Saturday, August 23, 2014
Inquirer Daily News

Mrs. Corbett joins Senate Dems protesting arts cuts

The First Lady of Pennsylvania is not taking proposed cuts to the arts sitting down.

Mrs. Corbett joins Senate Dems protesting arts cuts

The First Lady of Pennsylvania is not taking proposed cuts to the arts sitting down.

Susan Corbett joined Senate Democrats, yes Democrats, on Tuesday to protest House Republican proposal to slash $6 million in arts grant funding next year.

Corbett, who chairs the state Council on the Arts (she was named to the post by her husband), told the Patriot-News of Harrisburg she was sticking up for the arts community.

“The arts budget is so small in comparison with the rest of the budget, but it has a huge impact on the quality of life,"" Corbett told the newspaper. "It’s a good investment, and I was disappointed to see House Republicans slash it by 70 percent. I’m hoping things are still moving around, and that they will restore some of that funding.”

Her agency would see a reduction equal to 70 percent.

Under the House budget plan - now sitting in the Senate - grant funding for arts groups would drop from $8.6 million to $2.5 million. Under Gov. Corbett's proposal funding would have increased to $9 million.

Sen. Larry Farnese (D., Phila.) said the arts are an important economic engine in Pennsylvania providing 62,000 jobs and generating $300 million in tax revenue.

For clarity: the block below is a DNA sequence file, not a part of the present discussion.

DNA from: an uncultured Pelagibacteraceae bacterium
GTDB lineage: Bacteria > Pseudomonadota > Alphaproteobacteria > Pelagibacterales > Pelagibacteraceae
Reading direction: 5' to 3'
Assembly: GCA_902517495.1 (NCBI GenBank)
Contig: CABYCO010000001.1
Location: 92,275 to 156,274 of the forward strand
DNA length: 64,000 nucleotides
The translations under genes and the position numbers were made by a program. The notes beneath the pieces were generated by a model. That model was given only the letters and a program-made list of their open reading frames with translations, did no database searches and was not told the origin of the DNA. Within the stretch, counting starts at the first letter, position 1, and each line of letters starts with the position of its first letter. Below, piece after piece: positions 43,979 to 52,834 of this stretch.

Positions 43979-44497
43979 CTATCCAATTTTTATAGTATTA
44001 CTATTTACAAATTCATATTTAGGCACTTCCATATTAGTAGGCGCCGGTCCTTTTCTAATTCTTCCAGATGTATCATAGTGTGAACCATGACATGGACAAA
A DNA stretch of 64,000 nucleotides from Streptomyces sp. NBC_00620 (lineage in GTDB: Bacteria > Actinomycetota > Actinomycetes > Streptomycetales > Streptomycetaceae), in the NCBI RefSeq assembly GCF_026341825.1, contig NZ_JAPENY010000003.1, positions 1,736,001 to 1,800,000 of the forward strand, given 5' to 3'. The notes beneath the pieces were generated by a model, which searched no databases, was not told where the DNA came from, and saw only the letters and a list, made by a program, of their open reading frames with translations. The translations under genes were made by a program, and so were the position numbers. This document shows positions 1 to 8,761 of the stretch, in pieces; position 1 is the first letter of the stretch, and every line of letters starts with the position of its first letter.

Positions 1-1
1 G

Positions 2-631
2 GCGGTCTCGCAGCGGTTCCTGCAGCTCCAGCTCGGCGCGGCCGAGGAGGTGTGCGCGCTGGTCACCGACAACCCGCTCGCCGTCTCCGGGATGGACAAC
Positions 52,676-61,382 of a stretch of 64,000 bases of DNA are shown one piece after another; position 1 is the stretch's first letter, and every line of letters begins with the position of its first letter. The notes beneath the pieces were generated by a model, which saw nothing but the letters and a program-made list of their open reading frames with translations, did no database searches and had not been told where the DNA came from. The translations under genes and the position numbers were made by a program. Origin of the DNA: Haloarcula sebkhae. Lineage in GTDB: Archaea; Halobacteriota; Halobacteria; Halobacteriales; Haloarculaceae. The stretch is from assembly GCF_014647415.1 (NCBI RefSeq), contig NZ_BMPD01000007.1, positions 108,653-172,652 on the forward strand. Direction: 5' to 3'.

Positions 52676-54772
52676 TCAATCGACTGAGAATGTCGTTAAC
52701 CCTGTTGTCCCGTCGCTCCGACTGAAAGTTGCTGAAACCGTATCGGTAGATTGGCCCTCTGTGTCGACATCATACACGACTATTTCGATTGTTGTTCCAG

“Now is not the time to walk away from our commitments to arts and culture,” said Farnese. “We were successful two years ago, and I am committed to doing all we can to make sure that the fragile finances of our cultural sector are preserved.”

The First Lady's visibility stands in stark contrast to Gov. Rendell's wife Midge, who by virtue of her position as a  judge on the Third Circuit Court of Appeals in Philadelphia - rarely appeared at Harrisburg events.

 

 

 

Click here for Philly.com's politics page.

About this blog

Commonwealth Confidential gives you regularly updated coverage of the state legislature, the governor and the workings of the state bureaucracy. It is written by Angela Couloumbis and Amy Worden in the Inquirer's Harrisburg bureau, based right in the statehouse, and by the newspaper's far-flung campaign reporters.



Commonwealth Confidential team
Also on Philly.com
Stay Connected